Rob_Mopar HalfDork
March 9, 2011 8:13 a.m.
pres589 wrote: AMC learned this trick from the French while working on the Premiere, how many other FWD cars did ChryCo do this with again? Don't give them too much credit.

Just the LH's. I wish they did more, but I'm happy with my Intrepid R/T.

Hoop SuperDork
March 9, 2011 1:31 p.m.

Perhaps I should invest in a shop manual. The mechanic made it sound like it was quite the job, but from what you guys are saying, it sounds like something within my skill level.

As an added bonus, the sunroof leaks when it rains. This should be fun.

TreoWayne New Reader
March 9, 2011 7:54 p.m.

It really is a pretty easy job. You will need a special tool to pull off the crank pulley but they loan it out free at Autozone.

I love LH cars. I have had a 1993 Intrepid ES with the OHV 3.3, a 1998 Intrepid ES with the 3.2L and a 1995 Eagle Vision with a 3.5L. I really liked the Eagle but the paint was completely terrible.

Don't buy a 2.7L car though.

Other FWD cars with north-south engine mounting include the Acura Legend/3.5RL and the Eagle Premier. I think there were some old FWD GMs like that (Toronado maybe).

novaderrik HalfDork
March 9, 2011 8:32 p.m.

yeah, the old Toronados and what not had a similar layout.. only with 400-455 cubic inches hanging out over the front wheels instead of 200ish..

i didn't need a special tool for the balancer- just my regular balancer puller.. everyone owns one of those, right?

one of my friends had an older Eagle Premier. .goofy car, but it had the exact same drivetrain layout as the Chrysler LH cars that came later.. honestly,i think that drivetrain layout and the Jeep brand is all that Chrysler used after they bought AMC out in the late 80's. it worked for them- they sold a ton of the "cab forward" LH series cars from 93-02 and still sell a lot of Jeeps.

thummmper New Reader
March 10, 2011 11:03 a.m.

I got a manual online for less than 30.00 and the tools from miller spx tools- the factory mechs buy tools from them. the cam lockers are 16.00 ea [x2] and seal extractors and installers. I am about to replace the 3 shaft seals on the front of my 3.5. its the last detail before I can button her up and put oil in. I may replace the output shaft seals on the trans. new yorker to 95, intrepid, concorde, vision, LHS all share the same platform. the new yorker and LHS were the luxury models, meaning there was no downtrim options.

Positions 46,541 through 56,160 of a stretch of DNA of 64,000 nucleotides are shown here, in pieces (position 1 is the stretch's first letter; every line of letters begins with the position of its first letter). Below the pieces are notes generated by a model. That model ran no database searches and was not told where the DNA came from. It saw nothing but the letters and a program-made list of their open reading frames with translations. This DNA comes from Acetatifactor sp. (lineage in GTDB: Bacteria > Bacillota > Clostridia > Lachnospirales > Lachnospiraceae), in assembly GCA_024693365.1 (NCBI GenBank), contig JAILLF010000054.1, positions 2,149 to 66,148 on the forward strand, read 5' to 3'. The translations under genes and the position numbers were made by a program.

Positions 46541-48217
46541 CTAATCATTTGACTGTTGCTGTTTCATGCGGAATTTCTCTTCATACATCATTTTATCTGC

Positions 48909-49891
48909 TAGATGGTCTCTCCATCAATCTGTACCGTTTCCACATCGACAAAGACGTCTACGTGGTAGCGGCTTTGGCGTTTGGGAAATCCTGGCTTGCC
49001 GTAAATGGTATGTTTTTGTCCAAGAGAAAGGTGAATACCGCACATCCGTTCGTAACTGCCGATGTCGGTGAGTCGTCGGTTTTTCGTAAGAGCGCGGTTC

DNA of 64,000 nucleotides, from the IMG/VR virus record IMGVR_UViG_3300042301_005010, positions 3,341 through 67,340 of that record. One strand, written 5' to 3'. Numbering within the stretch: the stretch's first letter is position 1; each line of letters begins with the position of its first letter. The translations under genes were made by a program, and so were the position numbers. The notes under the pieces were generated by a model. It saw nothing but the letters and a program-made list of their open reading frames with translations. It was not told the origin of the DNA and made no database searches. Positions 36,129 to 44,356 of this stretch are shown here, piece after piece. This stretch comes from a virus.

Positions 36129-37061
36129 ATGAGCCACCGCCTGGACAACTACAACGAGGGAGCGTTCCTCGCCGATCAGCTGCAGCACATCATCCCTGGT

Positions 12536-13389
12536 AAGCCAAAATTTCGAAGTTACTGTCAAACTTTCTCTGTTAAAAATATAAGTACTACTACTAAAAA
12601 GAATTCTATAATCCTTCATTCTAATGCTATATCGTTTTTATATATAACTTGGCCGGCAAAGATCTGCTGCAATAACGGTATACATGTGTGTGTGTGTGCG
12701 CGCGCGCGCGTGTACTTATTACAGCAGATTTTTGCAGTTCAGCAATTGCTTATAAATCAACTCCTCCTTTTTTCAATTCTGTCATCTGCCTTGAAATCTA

Vigo Dork
March 10, 2011 10:18 p.m.
Perhaps I should invest in a shop manual. The mechanic made it sound like it was quite the job, but from what you guys are saying, it sounds like something within my skill level.

It totally is. You dont even have to pull the crank pulley, either. I just bent/twisted the belt around behind it and got it in there without doing anything to that pulley, one time. I think if you try to pull the crank pulley you have to pull the radiator as well.

You will need a way to compress the tensioner before you reassemble. A vise is the simple answer. Shockingly, i never in all my 10 yrs of wrenching have owned a vise.. i used a bar clamp to compress mine and then stuck a tiny allen key in to hold it. A big c-clamp can work as well.

No matter what procedure you read, DONT loosen the cam gear bolts. The gears are not keyed to the cams and have a huge range of slack once you loosen those bolts. There is an OEM tool that aligns the cams at the back of the head and then lets you set the cam gears wherever they happen to fall, but you DONT need to mess with that E36 M3.

Its an easy motor to do a timing belt on, and once you're in there the water pump is easy too.

Stealthtercel
Stealthtercel Reader
March 10, 2011 10:45 p.m.

From what I remember of my Dad's Toronados (a 66 and a 69), the engine didn't really "hang out over the front wheels" at all. Don't forget that the underhood area on those cars is about the size of a modern bachelor apartment. Plenty of room for a 425/455 and – I dunno – maybe a table hockey game or two. (I'm exaggerating, but not by much.)

novaderrik HalfDork
March 10, 2011 11:21 p.m.
Stealthtercel wrote: From what I remember of my Dad's Toronados (a 66 and a 69), the engine didn't really "hang out over the front wheels" at all. Don't forget that the underhood area on those cars is about the size of a modern bachelor apartment. Plenty of room for a 425/455 and – I dunno – maybe a table hockey game or two. (I'm exaggerating, but not by much.)

regardless of where it actually sits, an 800 pound engine bolted to a 500 pound transmission/differential out over the front wheels might as well be "hanging out over the front wheels"..